Daphne Cockwell Gallery dedicated to First Peoples art & culture | Level 1

Collection Update

The First Peoples Gallery opened in 2005 with input from Indigenous advisors. Since then, additional cultural specialists worked with the museum to update sections of the gallery. We are grateful to those who forged paths for more accurate representation of First Peoples.

Over the years, Indigenous people have advocated for a shift from advisement to greater authority over how we are represented in museums.

In a new process at ROM, Indigenous museum professionals will lead critical changes to this gallery. The process will be experimental. We will engage Indigenous advisors, artists, and knowledge holders and work in partnership with ROM curatorial, exhibitions, and learning staff.

Together, we will create a gallery that shares Indigenous lifeways, cultural expressions, and worldviews from our perspectives. During your next visit to the gallery, keep an eye out for ongoing changes.

The participation of knowledge holders and Indigenous leaders, scholars, artists, and members of our communities is critical to the success of this project. Visit rom.on.ca/FPGcontact to share your thoughts.

— Independent consultants Tim Johnson (Mohawk) and Adrienne Lalli Hills (Wyandotte Nation)

About the Gallery

Located on the main floor of the Hilary and Galen Weston Wing, the Daphne Cockwell Gallery dedicated to First Peoples art & culture is one of ROM’s premiere cultural spaces, featuring more than one thousand works of art and cultural heritage. 

The continuing First Peoples legacy comes alive in this multi-layered gallery that discusses the complex relationship between traditions and present life, the work of collectors who sought to document the unique experiences of Indigenous cultures, the development of museums where First Peoples’ material culture could be preserved, and through contemporary art, provide a sense of what it means to be an Indigenous person in the contemporary world.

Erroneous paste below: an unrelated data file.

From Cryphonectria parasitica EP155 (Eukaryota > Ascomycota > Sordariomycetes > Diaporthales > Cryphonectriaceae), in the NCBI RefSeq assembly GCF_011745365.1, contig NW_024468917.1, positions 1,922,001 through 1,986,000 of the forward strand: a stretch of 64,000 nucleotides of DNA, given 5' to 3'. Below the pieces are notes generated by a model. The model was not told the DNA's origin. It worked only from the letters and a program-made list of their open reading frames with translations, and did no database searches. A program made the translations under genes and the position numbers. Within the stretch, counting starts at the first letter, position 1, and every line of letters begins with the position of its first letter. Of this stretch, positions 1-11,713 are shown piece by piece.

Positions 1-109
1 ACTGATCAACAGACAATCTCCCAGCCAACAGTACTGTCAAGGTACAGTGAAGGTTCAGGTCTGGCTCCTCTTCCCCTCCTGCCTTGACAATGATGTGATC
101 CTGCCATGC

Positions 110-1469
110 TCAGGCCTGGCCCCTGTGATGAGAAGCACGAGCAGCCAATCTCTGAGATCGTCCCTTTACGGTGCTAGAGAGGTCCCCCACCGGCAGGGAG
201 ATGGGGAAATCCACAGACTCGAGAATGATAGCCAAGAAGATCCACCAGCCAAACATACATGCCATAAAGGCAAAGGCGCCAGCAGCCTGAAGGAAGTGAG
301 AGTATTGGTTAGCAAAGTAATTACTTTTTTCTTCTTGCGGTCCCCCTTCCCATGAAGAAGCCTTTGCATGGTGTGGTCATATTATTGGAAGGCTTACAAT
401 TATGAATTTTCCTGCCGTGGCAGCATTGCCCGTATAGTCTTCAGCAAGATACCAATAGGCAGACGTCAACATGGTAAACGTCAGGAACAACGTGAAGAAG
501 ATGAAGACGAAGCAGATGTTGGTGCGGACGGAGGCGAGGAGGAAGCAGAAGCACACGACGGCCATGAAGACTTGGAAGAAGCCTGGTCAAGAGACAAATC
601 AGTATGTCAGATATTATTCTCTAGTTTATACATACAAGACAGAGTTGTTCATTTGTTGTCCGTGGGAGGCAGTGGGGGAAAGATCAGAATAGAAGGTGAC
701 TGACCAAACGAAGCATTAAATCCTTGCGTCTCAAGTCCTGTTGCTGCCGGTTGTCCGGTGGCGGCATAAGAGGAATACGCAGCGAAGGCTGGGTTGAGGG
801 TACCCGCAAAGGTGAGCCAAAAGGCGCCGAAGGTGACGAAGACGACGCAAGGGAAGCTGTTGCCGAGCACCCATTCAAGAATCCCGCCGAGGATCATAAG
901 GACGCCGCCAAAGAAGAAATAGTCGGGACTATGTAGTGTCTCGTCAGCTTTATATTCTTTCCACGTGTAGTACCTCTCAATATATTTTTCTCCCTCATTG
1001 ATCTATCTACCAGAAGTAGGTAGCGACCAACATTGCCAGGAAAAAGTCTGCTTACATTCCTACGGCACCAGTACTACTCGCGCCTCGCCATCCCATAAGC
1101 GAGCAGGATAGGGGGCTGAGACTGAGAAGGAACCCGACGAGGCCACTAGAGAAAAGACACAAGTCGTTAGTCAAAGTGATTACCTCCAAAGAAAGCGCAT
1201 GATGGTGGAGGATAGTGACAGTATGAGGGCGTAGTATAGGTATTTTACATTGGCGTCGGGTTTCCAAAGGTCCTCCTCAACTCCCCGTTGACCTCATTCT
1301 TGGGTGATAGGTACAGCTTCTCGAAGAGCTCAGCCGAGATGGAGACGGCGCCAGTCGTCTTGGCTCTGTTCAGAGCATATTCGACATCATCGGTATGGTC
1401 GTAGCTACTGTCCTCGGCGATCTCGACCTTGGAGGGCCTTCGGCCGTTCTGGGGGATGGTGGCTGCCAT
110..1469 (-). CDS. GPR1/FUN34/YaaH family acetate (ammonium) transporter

Explore a rich cultural legacy embodied in objects devoted to travel, subsistence, family life, the spiritual world, and artistic expressions. Space devoted to rotating exhibitions brings First Peoples contemporary works into focus and multimedia spaces allow visitors to experience Indigenous languages, music and performance. Included is a circular theatre devoted to the screening of films and live performances by First Peoples. 

As part of ROM’s broader effort to foster a greater appreciation of the Indigenous ancestral objects in the Museum's collections, and to support the recommendations of the Truth and Reconciliation Commission report, admission to the Daphne Cockwell Gallery dedicated to First Peoples art & culture is free of charge to the public.


More than 1,000 objects provide a cultural context and examine the economic and social forces that have influenced Indigenous culture and art.


Canada, west to the Pacific Ocean, north to the Arctic, east to the Atlantic, with some objects from cultures in Alaska and south of the Canada-United States border.


From Pre-European times to the present day.

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